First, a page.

"If you go within 2-3h, you are very limited in terms of where you can fly because of the traffic rights situation," says Sim. "We want to ramp up our expansion and some of the opportunities are further away. Some of these traffic rights do exist already."

New models

Valuair's A320s are configured in single-class layouts and the carrier has described itself as a "budget airline with a difference", as light meals are served at no additional cost, some in-flight entertainment is offered, tickets are priced below those of the incumbents – although not dramatically lower – and there is assigned seating. "We are agnostic as far as models go," says Sim, adding that the airline could even introduce a business class for its planned longer-haul services.

"We believe in whatever suits the marketplace," he says. "We want to be low cost in the sense of our operational structure and in keeping our economies really tight, but if the market demands a business class and we feel that we can sell at a fare that can make us some money, we are open to all sorts of ideas."

Valuair was followed to the market in September by Tiger, which is 49%-owned by SIA and 11%-owned by SIA's parent, government-controlled Temasek Holdings. Shareholders also include the family of Ryanair founder Tony Ryan, plus US investors, including former America West chief Bill Franke and David Bonderman, the current Ryanair chairman. Tiger now flies to the Thai cities of Bangkok, Chiang Mai, Hat Yai and Phuket (Singapore and Thailand effectively have an open-skies bilateral) and was due to have launched services to Macau and two points in Vietnam late in March and early in April. Like Malaysia's AirAsia, it has adopted Ryanair's strict no-frills model.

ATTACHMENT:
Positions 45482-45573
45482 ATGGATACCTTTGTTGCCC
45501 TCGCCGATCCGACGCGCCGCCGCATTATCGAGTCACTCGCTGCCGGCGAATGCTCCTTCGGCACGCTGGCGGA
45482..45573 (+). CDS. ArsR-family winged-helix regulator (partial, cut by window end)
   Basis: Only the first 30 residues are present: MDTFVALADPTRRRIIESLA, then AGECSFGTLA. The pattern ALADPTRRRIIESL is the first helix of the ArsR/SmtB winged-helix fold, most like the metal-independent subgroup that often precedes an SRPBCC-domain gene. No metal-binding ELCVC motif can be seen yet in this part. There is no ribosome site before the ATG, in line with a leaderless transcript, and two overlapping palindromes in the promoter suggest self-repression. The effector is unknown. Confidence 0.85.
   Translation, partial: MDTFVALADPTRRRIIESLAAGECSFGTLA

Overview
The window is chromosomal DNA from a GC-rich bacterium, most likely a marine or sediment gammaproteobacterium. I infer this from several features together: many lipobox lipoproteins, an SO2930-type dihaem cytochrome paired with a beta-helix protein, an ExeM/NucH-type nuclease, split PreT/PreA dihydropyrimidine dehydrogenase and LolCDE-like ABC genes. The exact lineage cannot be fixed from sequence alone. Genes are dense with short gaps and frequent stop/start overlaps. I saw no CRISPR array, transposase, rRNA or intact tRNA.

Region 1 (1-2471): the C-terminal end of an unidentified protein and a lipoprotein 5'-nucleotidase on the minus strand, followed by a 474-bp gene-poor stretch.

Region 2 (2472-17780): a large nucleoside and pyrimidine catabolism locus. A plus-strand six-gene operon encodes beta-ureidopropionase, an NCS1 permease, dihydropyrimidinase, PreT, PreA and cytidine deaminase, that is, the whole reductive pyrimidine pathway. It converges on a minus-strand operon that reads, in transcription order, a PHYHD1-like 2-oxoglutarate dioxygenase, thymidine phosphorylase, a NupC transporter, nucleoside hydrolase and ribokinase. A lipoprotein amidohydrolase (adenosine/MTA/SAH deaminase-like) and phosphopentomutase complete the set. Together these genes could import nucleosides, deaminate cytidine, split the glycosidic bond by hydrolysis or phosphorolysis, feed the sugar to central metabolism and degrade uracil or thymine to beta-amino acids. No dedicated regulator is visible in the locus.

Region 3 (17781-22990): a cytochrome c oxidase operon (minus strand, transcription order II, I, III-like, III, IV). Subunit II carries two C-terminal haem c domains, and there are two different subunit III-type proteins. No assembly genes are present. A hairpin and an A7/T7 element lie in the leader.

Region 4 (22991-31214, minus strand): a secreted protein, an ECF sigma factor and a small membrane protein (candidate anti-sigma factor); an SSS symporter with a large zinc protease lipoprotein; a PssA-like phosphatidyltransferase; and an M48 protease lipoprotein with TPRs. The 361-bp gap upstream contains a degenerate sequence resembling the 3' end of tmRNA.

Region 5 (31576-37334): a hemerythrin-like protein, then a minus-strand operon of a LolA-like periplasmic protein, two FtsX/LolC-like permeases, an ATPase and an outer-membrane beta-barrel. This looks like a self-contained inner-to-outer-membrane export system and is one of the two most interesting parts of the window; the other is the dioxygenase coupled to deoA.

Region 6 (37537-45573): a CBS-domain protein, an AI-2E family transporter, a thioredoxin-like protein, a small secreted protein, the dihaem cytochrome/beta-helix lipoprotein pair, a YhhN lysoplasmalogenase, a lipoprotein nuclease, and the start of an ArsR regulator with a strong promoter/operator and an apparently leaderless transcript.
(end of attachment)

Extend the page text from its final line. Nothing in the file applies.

The third of the new-starts to begin operating last year was Jetstar Asia, which launched services in December. Australia's Qantas Airways holds 49.9% and the balance is with two private Singaporean investors plus Temasek Holdings. It now serves Bangkok, Hong Kong and Taipei, having recently dropped Pattaya in Thailand, and has its sights on points in China, Indonesia, India, the Philippines and Vietnam. Its model is also all-economy, but it offers hot meals at a price on the longer sectors and has assigned seating.

Some industry observers believe Singapore is too small to support so many new operators, particularly since they are generally all chasing point-to-point traffic. Because of the shortage of available traffic rights, they are also forced to compete directly against each other on some of the more open routes such as Singapore-Bangkok – as well as with full-service network carriers that have the benefit of business class and cargo revenue to fall back on. This is unlike in the open market of Europe where new low-cost players have often only had to go up against incumbent full-service airlines on given routes and price differentiation worked in their favour.

But Korfiatis says it is unfair to predict the demise of the new players, in part because they are growing the market rather than taking business away from incumbents.